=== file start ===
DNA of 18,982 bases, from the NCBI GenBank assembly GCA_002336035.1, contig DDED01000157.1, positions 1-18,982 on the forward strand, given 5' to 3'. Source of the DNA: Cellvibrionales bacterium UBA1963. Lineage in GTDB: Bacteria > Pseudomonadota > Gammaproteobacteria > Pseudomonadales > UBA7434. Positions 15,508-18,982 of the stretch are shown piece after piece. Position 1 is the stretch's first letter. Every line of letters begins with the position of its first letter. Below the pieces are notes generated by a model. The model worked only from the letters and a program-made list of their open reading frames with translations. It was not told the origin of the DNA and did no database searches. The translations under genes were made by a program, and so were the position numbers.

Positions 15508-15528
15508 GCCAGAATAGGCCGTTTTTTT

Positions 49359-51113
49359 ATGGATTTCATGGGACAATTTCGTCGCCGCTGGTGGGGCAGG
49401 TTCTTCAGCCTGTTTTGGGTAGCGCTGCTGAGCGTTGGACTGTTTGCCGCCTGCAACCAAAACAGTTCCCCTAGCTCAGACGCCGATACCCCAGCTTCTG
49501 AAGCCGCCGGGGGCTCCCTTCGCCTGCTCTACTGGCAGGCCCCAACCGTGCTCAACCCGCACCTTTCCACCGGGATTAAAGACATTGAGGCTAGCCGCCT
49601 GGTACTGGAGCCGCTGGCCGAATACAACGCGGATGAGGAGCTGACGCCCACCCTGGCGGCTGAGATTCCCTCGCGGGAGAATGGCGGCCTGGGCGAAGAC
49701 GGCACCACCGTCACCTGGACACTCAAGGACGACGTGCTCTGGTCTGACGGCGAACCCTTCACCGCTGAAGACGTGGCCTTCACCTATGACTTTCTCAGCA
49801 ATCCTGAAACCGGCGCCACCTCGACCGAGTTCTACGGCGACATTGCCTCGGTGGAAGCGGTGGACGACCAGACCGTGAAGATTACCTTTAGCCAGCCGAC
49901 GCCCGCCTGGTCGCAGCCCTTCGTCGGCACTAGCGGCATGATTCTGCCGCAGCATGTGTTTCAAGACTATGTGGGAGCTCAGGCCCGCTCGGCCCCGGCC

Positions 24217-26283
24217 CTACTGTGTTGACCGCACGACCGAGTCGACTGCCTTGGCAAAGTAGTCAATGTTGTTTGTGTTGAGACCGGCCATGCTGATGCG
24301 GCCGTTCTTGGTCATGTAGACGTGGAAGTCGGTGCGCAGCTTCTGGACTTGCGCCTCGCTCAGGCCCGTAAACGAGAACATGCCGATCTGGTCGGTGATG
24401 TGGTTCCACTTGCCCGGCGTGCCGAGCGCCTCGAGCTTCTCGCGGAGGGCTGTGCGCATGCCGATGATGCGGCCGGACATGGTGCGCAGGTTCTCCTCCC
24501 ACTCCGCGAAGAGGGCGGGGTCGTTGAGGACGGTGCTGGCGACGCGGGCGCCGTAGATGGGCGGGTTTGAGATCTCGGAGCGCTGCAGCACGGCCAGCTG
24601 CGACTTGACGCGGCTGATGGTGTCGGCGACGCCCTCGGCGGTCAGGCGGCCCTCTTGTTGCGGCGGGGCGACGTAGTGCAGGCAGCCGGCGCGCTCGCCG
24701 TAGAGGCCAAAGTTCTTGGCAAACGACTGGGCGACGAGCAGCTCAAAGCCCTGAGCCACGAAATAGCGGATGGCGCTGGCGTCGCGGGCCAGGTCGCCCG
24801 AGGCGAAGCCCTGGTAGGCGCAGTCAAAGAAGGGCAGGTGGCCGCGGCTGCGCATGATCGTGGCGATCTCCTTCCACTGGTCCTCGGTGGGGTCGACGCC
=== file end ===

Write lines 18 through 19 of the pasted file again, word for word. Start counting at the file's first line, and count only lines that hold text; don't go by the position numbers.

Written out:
24701 TAGAGGCCAAAGTTCTTGGCAAACGACTGGGCGACGAGCAGCTCAAAGCCCTGAGCCACGAAATAGCGGATGGCGCTGGCGTCGCGGGCCAGGTCGCCCG
24801 AGGCGAAGCCCTGGTAGGCGCAGTCAAAGAAGGGCAGGTGGCCGCGGCTGCGCATGATCGTGGCGATCTCCTTCCACTGGTCCTCGGTGGGGTCGACGCC